In addition to the volumes covering operations during the war, the Historical Section of the Committee of Imperial Defence also published a number of series relevant to historians of the war. The Statistics of the Military Effort of the British Empire During the Great War, 1914-1920, published in 1922, provides an invaluable source of all manner of topics related to the British involvement in the war, from casualties to size of the armed forces at different points in the war. Principle Events, 1914-1918 gives a useful chronology of the war from the British perspective. A.M. Henniker’s Transportation on the Western Front, which was published in 1937, also provides important information about the British logistical effort during the war.

Of course, the British experience of the war was not confined to troops purely from the British Isles. Though many might often have been first generation migrants, the constituent parts of the British Empire also played a key role in the course of the war. Under the direction of the noted war correspondent Charles E. W. Bean, the Australians produced twelve volumes covering the Australian contribution to the war — The Official History of Australia in the War of 1914-1918. The first seven volumes cover land campaigns from Gallipoli to the end of the war on the Western Front, and the other volumes examine the role of the Australian Flying Corps and the Royal Australian Navy. Digital copies of these volumes have been made available for download from the Australian War Memorial. Each volume has been broken down into sections of smaller pdf files, and these can be downloaded from the Australian War Memorial website.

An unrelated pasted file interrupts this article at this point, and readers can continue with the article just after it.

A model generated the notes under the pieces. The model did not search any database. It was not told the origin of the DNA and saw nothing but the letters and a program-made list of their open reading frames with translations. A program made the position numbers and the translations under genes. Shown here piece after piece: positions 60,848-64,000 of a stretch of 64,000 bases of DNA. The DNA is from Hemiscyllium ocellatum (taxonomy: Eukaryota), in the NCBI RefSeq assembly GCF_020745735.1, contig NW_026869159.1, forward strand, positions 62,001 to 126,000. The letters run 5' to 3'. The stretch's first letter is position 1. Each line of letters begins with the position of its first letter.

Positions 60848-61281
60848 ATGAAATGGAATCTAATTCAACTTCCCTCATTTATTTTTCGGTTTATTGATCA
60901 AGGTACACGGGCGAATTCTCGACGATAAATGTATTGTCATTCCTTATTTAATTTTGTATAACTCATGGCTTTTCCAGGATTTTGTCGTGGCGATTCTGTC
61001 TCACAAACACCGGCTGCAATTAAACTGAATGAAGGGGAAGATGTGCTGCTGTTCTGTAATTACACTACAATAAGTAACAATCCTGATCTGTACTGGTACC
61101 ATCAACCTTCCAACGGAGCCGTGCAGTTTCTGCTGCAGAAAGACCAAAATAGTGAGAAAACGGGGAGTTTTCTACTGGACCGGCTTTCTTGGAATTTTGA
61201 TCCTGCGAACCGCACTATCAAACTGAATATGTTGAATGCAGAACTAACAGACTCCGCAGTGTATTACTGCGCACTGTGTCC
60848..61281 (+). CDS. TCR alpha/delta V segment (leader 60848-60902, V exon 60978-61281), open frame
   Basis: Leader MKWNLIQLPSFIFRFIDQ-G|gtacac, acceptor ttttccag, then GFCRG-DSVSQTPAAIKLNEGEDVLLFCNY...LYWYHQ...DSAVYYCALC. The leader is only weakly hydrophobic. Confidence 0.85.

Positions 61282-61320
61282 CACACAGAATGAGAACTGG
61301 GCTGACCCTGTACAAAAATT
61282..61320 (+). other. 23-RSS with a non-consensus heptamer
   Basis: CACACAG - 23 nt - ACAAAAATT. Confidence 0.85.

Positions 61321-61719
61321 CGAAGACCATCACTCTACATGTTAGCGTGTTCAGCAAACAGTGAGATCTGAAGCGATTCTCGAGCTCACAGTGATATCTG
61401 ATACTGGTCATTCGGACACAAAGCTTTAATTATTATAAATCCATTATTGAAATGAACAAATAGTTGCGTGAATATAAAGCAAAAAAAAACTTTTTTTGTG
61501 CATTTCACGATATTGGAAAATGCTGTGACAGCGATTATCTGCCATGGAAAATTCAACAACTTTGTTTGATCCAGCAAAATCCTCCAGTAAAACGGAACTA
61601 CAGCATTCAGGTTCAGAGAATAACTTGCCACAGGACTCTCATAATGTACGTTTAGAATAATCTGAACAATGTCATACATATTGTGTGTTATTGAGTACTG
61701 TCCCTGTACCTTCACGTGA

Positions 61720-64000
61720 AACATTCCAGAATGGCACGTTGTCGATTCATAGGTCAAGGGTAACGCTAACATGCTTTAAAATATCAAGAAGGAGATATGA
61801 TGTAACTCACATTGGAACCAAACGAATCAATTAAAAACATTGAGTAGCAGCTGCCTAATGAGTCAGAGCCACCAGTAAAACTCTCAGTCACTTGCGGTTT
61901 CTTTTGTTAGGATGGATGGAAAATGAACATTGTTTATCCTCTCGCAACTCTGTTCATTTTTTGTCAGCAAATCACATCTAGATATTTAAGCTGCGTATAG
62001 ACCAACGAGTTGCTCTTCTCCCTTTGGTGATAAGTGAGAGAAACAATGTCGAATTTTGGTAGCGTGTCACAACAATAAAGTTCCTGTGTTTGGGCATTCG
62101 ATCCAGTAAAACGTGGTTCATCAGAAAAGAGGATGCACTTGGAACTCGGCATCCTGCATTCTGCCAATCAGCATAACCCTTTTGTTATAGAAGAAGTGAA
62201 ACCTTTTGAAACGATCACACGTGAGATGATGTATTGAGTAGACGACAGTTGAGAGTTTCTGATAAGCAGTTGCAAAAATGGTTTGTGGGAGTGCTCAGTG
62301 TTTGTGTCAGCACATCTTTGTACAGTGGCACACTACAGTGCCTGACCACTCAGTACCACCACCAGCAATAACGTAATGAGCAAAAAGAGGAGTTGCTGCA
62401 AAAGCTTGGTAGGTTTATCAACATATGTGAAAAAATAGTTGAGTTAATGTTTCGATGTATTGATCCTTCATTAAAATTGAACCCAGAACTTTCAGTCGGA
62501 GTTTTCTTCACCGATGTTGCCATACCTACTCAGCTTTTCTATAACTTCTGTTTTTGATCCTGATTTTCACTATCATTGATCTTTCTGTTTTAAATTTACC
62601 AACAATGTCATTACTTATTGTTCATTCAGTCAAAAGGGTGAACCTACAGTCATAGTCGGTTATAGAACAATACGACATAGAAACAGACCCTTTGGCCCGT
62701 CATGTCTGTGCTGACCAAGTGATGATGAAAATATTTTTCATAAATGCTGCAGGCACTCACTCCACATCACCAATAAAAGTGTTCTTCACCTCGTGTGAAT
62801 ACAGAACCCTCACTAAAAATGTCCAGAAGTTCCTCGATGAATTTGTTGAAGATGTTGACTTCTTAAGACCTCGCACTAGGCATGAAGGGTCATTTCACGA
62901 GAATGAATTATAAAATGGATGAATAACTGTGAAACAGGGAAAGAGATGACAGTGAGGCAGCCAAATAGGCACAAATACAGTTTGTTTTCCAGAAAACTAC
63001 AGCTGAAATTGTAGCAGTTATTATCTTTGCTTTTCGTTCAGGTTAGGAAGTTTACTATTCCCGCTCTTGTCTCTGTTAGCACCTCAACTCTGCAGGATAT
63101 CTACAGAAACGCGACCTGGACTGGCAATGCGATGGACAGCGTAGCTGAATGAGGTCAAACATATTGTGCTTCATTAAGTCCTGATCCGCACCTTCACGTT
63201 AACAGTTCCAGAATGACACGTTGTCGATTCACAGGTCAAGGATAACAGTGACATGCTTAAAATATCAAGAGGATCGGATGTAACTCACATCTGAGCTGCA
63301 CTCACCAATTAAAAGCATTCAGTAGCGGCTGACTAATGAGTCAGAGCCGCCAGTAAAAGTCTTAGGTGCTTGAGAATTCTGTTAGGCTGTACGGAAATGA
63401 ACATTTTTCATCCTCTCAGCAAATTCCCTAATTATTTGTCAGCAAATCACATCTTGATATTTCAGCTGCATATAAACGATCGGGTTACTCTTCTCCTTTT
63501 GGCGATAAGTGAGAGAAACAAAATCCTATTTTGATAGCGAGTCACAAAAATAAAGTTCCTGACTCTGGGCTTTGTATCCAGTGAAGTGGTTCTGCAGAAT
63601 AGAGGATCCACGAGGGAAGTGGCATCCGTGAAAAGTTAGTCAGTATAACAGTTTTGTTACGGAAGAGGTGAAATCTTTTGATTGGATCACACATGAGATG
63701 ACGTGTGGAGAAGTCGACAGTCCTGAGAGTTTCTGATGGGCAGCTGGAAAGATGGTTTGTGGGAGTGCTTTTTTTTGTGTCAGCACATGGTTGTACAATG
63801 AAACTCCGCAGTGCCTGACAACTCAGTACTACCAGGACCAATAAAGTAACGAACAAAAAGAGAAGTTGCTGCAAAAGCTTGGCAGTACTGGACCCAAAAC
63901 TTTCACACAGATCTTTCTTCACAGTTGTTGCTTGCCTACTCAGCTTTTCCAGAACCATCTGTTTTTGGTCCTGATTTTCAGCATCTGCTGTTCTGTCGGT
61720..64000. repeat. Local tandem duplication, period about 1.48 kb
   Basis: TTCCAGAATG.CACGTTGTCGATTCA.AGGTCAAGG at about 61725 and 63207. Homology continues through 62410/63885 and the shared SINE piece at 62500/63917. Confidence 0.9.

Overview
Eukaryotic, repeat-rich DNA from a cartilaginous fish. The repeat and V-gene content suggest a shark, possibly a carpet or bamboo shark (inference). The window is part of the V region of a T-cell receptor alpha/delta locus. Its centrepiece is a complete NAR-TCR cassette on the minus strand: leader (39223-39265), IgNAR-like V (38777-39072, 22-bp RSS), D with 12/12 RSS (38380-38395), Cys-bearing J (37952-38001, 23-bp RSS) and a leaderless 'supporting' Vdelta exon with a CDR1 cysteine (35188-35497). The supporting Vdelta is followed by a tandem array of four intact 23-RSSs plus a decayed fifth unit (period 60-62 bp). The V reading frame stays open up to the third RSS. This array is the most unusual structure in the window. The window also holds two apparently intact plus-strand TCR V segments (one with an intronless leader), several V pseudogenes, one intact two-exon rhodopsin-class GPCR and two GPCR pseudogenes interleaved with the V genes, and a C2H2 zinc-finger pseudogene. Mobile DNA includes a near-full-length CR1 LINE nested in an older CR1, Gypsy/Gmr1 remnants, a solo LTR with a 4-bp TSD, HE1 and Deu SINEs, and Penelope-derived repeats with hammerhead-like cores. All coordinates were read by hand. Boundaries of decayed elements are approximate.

The New Zealand contribution to military operations in the First World War is cover by four volumes of official histories. Major Fred Waite published The New Zealanders at Gallipoli in 1921; Col. Hugh Stewart published The New Zealand Division 1916-1919: The New Zealanders in France in 1922; in 1922, Sinai and Palestine was published by Lt Col C.G. Powles; and finally Lt H.T.B. Drew published The War Effort of New Zealand in 1923. A number of other volumes covered the artillery and engineers in the war. All of these, as well as some regimental histories, can be read online through the New Zealand Electronic Text Collection run by the Victoria University of Wellington.

The large Indian participation in the First World War was covered in a single volume entitled India’s Contribution to the Great War published by the Government of India in 1923. This is now available to read on the British Library’s Digitised Manuscripts collection.